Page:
|6. Lower Extremity Vein Bypass Graft Surveillance|
|ABI and Duplex ultrasound of lower extremity vein bypass site|
|Numerator||Patients who had an ABI and Duplex ultrasound of their infrainguinal vein bypass graft revascularization site at least once during the 1-y measurement period.|
|Denominator||All patients age ≥40 y who have undergone arterial bypass with autologous vein graft surgery for infrainguinal revascularization.|
■ Patients with synthetic bypass grafts
■ Patients with medical reason(s) documented by a physician, advanced practice nurse, or physician assistant for not performing ABI and Duplex ultrasound (e.g., patients who have undergone major lower limb amputation remote from their revascularization procedure)
■ Documented patient reason(s) that ABI and Duplex ultrasound could not be performed (e.g., patient refusal)
|Period of Assessment||1-y measurement period|
|Sources of Data||Prospective flow sheet, retrospective medical record review, electronic medical record, vascular laboratory data reports|
|Infrainguinal venous bypass grafts are at risk for developing stenoses, which, if unrecognized, may result in graft thrombosis. Once thrombosed, the secondary patency rates of these grafts are poor. Performing physical examination and ABI testing are insufficient methods of determining whether a stenosis is present. Routine Duplex scan surveillance has been demonstrated to identify vein grafts at risk for failure. Although there is some conflict in the literature, identification and revision of these grafts has been shown to improve long-term results. Synthetic grafts may also develop stenoses; however, graft thrombosis is relatively easily managed with surgical thrombectomy, and secondary patency rates are similar to those of primary assisted patency.|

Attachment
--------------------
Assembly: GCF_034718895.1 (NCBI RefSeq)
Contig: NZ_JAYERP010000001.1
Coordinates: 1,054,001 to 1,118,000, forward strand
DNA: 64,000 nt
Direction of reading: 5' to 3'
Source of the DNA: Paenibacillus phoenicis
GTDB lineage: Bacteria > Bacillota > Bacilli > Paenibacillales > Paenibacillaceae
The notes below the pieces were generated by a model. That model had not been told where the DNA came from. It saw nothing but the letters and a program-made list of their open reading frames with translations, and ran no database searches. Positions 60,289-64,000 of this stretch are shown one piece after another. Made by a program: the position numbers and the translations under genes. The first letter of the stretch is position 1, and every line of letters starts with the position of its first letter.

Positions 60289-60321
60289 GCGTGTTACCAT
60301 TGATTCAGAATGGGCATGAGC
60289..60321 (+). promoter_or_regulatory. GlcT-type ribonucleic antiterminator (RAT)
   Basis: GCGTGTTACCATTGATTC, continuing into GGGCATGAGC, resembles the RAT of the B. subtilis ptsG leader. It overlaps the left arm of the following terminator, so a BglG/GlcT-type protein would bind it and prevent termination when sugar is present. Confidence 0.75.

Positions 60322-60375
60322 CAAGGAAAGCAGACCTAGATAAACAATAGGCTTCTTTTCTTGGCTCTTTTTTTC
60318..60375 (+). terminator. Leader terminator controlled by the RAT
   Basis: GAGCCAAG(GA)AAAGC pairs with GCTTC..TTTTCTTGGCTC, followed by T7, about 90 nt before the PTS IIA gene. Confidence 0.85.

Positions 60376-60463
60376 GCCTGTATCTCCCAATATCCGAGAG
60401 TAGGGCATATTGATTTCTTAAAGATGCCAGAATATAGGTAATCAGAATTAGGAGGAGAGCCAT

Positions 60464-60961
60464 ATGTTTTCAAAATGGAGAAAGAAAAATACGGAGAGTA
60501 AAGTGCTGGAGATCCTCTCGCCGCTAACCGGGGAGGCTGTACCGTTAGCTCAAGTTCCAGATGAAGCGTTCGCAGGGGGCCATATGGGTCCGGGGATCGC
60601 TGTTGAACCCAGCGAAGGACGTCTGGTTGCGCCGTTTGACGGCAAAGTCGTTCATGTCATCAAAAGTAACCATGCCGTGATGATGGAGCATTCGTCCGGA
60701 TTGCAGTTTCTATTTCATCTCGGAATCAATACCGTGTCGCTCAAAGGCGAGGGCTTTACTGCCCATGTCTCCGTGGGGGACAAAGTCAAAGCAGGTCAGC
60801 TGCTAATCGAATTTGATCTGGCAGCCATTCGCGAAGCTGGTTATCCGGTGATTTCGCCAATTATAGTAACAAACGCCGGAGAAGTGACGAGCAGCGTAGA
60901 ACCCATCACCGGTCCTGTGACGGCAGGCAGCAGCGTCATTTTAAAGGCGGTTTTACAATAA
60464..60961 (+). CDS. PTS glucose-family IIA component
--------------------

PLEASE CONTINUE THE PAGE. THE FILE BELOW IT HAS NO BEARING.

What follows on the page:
Similar data do not exist in infrainguinal endovascular intervention; however, if the revascularization was complex, and the challenges of restoring patency after failure of the intervention are great, it is intuitive that surveillance in a manner similar to that of infrainguinal venous bypass grafts be employed.
The durability of suprainguinal bypass grafts and endovascular interventions are superior to those of infrainguinal interventions, and given the challenges of Duplex ultrasound surveillance in iliac arteries, routine surveillance is not recommended.
|ACC/AHA 2005 Guidelines for the Management of Patients With Peripheral Arterial Disease (12)|
Long-term patency of infrainguinal bypass grafts should be evaluated in a surveillance program, which should include an interval vascular history, resting ABIs, physical examination, and a Duplex ultrasound at regular intervals if a venous conduit has been used. (Level of Evidence: B)
Duplex ultrasound is recommended for routine surveillance after femoral-popliteal and femoral-tibial-pedal bypass with a venous conduit. Minimum surveillance intervals are approximately 3, 6, and 12 months, and then yearly after graft placement. (Level of Evidence: A)
|This measure should be reported by vascular specialists or vascular specialist practices only. The level of “aggregation” (clinician versus practice) will depend upon the availability of adequate sample sizes to provide stable estimates of performance.|
|Method of Reporting|
Whether ABI and Duplex ultrasound of the revascularization site was performed at least once during the measurement period.
Per patient population:
Percentage of patients for whom ABI and Duplex ultrasound of the revascularization site was performed at least once during the measurement period.
|Challenges to Implementation|
|■ This requires a vascular laboratory skilled in performance of lower extremity arterial Duplex ultrasonography, as well as having a method to schedule surveillance testing of patients with infrainguinal lower extremity revascularization. |
■ Sample size may preclude reporting of reliable performance estimates, particularly at the clinician level.
ABI indicates ankle-brachial index.